In her new book Committed, Elizabeth Gilbert used a Rumpelstiltskin simile applicable here. The story of Rumpelstiltskin is about a girl forced into slavery; she must spin straw into gold. She will only be freed when she can name one of her captors. When she discovers his name and calls it out, he loses all his power and must set her free. Gilbert wrote, “Some fears can be vanquished, Rumpelstiltskin-like, only by uncovering their hidden, secret names.”

I’ve launched The Rumpelstiltskin Campaign: sEXISTs EXIST. Post news about sexism, when and where you see it, on ReelGirl. Photos welcome. The campaign won’t end sexism, but it’s a crucial step towards setting us free.

Email me your info if you want stickers or T-shirts. T-shirts come in all sizes and baby dolls $25 each. A percentage of proceeds goes to The Woodhull Institute for Ethical Leadership, an organization I cofounded to train young women to be leaders and change agents.

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Anna S. writes on Jezebel after reading my post on the “Auntie Brigade” (inspired by Elizabeth Gilberts new book Committed) that she agrees childless women should be more valued in society, not necessarily for taking care of or inspiring others but also for their own accomplishments. Commenters tell Jezebel stories of important aunts in their lives.

Anna S. writes:

I’m of two minds about this. On the one hand, I grew up really close to a childless aunt. She introduced me to the Archie McPhee catalog, let me stay up late while she told embarrassing stories about my mom, and taught me why they don’t send donkeys to college (nobody likes a smart ass). She’s been a pretty huge influence on my sense of humor and on my cultural tastes (though her tendency to remember only the one funny line from an otherwise shitty movie means I no longer go with her to Blockbuster), and she had a big enough hand in my brother’s and my upbringing that my mom used her to explain the concept of an allomother. That’s an animal who provides some care for other animals’ young, which seems to be sort of how Magowan understands aunts.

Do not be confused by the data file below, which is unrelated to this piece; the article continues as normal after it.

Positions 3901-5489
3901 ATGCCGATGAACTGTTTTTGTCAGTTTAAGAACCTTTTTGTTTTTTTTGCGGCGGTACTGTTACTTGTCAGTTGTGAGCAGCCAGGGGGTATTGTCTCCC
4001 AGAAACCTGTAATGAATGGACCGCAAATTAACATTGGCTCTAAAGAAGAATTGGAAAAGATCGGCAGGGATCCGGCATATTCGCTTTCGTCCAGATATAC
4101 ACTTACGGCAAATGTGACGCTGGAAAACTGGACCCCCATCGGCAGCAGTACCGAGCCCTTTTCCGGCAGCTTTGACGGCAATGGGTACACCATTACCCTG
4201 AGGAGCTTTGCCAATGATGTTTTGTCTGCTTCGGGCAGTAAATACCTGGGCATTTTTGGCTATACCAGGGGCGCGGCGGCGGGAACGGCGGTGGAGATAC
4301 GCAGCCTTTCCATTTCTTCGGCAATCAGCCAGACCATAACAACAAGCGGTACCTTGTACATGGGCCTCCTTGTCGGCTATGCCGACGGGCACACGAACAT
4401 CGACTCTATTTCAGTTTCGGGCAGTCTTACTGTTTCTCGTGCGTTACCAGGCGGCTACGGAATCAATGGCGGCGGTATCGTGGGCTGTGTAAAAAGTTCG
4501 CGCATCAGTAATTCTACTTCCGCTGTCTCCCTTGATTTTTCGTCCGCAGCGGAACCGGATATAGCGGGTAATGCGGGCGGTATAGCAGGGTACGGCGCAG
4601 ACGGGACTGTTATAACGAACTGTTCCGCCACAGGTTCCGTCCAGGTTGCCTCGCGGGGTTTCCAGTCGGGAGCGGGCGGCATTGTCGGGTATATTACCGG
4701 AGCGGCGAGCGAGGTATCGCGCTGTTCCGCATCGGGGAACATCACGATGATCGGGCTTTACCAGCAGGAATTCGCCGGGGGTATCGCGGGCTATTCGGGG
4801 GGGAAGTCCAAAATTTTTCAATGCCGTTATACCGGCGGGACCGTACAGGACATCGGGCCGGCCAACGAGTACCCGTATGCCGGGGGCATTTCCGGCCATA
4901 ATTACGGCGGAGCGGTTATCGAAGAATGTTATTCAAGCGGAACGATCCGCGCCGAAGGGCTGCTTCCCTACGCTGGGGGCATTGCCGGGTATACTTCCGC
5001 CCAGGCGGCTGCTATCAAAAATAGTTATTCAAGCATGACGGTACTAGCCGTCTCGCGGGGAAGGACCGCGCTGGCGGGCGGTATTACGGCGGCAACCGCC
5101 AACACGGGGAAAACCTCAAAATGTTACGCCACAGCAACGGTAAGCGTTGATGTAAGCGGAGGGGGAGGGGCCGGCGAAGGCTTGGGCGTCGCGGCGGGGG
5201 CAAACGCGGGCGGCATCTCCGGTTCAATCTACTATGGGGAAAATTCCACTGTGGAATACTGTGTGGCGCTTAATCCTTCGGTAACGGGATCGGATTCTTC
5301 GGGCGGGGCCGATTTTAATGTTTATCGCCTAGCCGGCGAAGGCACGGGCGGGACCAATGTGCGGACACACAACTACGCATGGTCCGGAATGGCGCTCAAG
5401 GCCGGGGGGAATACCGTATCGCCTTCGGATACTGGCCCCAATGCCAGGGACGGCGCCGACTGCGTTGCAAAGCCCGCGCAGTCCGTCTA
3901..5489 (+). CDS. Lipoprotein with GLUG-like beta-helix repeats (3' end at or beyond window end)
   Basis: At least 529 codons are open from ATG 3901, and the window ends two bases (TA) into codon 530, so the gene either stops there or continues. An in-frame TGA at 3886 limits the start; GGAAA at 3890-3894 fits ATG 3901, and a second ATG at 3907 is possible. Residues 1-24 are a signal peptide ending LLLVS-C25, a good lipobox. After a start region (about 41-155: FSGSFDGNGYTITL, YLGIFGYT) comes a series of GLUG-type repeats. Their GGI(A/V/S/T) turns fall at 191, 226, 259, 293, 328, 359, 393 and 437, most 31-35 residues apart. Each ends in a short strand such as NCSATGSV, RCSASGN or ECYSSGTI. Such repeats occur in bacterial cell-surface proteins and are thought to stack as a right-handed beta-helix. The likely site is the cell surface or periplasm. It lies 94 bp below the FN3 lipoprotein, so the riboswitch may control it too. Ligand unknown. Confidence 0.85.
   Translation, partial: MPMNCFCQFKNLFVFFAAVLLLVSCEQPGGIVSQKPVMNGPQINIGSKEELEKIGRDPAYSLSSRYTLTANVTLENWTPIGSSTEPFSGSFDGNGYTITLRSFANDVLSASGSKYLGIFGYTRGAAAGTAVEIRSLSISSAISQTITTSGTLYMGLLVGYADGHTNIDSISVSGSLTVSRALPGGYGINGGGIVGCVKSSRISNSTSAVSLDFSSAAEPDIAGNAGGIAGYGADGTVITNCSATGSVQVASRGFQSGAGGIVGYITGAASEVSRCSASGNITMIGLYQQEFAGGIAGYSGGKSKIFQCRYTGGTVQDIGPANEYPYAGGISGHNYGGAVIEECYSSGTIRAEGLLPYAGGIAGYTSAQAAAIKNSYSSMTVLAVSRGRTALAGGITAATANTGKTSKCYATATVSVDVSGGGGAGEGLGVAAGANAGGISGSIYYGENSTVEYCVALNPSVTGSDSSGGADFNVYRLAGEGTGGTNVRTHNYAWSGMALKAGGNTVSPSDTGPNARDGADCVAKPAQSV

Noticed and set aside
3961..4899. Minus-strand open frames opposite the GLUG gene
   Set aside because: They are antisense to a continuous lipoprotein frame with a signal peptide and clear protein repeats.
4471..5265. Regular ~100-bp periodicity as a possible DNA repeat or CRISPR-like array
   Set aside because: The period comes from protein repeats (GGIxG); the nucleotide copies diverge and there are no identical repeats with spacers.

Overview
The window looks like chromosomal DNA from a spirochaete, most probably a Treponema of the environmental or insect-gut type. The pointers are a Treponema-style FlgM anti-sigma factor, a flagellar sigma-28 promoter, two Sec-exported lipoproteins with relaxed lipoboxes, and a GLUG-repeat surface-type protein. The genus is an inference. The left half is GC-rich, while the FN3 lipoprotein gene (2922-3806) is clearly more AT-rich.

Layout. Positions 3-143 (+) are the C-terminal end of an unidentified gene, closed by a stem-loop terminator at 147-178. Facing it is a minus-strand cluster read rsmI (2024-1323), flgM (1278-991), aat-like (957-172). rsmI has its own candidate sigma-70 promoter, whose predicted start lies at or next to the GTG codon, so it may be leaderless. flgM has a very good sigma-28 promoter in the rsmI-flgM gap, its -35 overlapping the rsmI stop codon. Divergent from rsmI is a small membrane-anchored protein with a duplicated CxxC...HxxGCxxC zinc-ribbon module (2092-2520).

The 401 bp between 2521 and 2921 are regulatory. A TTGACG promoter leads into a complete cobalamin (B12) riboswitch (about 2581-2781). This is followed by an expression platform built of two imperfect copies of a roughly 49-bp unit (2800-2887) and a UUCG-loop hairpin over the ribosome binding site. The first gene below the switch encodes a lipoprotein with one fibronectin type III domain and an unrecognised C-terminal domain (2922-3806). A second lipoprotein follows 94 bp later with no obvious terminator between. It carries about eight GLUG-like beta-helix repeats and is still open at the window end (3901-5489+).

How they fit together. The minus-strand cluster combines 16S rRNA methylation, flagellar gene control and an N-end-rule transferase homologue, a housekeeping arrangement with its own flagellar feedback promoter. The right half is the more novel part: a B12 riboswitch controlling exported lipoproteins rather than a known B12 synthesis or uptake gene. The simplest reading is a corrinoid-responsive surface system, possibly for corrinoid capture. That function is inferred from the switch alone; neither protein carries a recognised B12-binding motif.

But: my aunt has also spent much of her life not caring for anybody’s young. She works, she plays with her dogs, she has a big network of friends and cousins she often travels to see. Helping raise us has certainly been part of her history, but she has many other identities besides “aunt,” and she deserves recognition as a person in her own right, not just as a contributor to my family. As Magowan points out, childless men are often “admired, or even envied, as the self-sufficient bachelors they are.” Childless women deserve to be admired for themselves too ‚ÄĒ not just for what they can do for others.